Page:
Living at the movies
There are few books I look forward to receiving as much as “Leonard Maltin’s Movie Guide.” Each year when it arrives, I think about the influence of a single volume, the way one person’s name can become a household word.
The 2008 edition (Signet: 1,630 pp., $9.99 paper) will soon hit bookstores, and, as ever, it adds several hundred listings to the 17,000-plus entries already in the mix. But what I find most compelling — other than the sheer heft of all those motion pictures — is not so much the comprehensive nature of the effort as the idea that it is like an almanac, a record of the storms and weather systems of the cinema, and, even more, of the viewing habits of Maltin and his team.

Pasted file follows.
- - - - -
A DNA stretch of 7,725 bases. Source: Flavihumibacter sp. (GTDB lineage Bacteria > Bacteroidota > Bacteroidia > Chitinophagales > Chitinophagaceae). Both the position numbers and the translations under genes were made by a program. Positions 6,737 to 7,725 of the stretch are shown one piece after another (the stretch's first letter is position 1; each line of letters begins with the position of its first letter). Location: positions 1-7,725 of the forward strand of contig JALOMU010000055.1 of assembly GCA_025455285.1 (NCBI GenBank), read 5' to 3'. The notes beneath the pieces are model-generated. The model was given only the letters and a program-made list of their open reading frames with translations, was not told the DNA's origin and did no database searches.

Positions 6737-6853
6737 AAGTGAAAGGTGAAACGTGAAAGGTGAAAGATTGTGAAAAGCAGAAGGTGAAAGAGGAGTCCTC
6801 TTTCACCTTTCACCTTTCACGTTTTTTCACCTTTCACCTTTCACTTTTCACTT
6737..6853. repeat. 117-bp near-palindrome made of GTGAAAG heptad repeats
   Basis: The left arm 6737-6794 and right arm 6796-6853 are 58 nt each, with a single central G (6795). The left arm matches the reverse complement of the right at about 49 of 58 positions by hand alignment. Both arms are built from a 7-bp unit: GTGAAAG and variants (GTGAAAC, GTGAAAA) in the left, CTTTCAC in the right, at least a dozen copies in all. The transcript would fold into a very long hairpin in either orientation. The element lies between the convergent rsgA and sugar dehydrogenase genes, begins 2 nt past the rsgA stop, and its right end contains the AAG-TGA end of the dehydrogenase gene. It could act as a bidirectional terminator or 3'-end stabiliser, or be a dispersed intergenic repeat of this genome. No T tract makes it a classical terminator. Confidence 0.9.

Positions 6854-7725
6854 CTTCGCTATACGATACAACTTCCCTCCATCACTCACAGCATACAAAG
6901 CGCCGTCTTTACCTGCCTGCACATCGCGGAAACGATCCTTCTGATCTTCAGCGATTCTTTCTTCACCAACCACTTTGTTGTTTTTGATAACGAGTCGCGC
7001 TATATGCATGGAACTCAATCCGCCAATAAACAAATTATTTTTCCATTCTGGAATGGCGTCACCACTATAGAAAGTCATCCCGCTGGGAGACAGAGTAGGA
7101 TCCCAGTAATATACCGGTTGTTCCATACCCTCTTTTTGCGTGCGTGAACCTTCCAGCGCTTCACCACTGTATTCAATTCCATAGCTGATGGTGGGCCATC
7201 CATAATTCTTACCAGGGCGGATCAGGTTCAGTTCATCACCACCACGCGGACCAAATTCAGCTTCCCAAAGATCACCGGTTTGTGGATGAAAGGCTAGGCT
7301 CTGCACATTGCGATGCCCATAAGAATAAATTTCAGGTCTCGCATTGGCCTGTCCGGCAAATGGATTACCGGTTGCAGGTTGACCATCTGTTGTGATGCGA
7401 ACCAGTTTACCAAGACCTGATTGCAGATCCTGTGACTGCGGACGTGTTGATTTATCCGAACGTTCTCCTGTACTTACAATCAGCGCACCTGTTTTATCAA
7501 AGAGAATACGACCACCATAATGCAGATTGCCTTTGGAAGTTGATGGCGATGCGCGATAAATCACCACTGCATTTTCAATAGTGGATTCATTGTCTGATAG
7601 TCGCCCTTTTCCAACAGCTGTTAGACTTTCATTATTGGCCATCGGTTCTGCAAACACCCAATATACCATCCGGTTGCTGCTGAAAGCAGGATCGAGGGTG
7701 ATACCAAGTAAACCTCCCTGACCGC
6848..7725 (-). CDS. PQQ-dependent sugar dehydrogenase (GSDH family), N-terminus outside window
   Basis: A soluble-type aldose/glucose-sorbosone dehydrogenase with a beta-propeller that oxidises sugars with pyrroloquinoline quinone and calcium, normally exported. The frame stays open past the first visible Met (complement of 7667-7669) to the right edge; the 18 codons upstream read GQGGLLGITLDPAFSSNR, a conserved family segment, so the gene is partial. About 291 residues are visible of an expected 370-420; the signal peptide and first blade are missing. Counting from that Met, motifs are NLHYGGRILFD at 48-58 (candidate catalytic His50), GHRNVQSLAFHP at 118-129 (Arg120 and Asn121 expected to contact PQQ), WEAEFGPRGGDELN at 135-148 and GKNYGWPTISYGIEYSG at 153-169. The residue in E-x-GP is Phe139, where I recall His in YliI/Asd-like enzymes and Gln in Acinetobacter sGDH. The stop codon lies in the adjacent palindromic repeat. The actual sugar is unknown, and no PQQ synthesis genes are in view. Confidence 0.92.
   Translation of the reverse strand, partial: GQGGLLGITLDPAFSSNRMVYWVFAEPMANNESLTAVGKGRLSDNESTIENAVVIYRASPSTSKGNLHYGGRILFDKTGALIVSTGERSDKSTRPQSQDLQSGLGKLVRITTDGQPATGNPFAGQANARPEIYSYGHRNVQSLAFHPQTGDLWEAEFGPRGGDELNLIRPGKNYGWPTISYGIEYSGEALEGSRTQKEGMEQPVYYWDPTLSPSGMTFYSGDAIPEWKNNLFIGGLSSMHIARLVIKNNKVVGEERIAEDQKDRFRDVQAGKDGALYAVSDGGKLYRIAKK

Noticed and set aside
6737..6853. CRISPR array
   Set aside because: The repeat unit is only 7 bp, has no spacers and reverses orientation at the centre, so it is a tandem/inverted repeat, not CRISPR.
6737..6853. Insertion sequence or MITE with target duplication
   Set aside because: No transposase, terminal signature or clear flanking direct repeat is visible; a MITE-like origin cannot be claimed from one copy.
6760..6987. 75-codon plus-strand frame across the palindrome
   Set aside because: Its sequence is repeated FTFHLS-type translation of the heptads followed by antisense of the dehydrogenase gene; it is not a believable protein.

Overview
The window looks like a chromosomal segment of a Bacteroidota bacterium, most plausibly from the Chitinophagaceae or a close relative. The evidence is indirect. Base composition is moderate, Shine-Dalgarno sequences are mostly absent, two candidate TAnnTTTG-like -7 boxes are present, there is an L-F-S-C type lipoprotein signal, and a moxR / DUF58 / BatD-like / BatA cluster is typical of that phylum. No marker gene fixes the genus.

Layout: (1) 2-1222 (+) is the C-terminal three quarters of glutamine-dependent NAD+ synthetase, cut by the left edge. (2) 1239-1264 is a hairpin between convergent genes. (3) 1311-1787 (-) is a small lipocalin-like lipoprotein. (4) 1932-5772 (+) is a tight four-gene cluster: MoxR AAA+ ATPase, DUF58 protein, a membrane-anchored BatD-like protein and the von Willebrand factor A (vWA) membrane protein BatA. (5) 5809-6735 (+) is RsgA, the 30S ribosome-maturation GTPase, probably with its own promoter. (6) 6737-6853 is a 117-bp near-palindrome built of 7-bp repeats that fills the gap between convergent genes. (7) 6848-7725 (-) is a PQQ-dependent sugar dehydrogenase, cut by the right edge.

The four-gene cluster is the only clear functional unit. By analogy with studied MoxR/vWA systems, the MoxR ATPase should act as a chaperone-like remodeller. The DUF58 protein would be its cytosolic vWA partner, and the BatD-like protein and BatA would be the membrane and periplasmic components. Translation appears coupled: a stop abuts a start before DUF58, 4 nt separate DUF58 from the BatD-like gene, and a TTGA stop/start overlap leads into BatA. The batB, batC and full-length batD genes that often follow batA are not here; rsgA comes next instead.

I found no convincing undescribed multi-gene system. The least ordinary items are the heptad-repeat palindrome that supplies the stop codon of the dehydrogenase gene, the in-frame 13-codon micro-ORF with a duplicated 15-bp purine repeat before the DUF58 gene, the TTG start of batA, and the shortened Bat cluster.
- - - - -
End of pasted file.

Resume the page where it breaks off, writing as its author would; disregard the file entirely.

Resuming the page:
In this year’s introduction, Maltin thanks his “loyal readers,” not only for embracing a reference book but also for believing that such a work “has value in the computer age.” He’s got a point, I suppose, but then again, what is the “Maltin Guide” if not a reference book for the computer age? Here, we have a work that’s personal, idiosyncratic, an epic catalog of one person’s fascination and expertise. In other words, it’s like an elaborate movie database — or better yet, a 1,600-plus-page blog.
David L. Ulin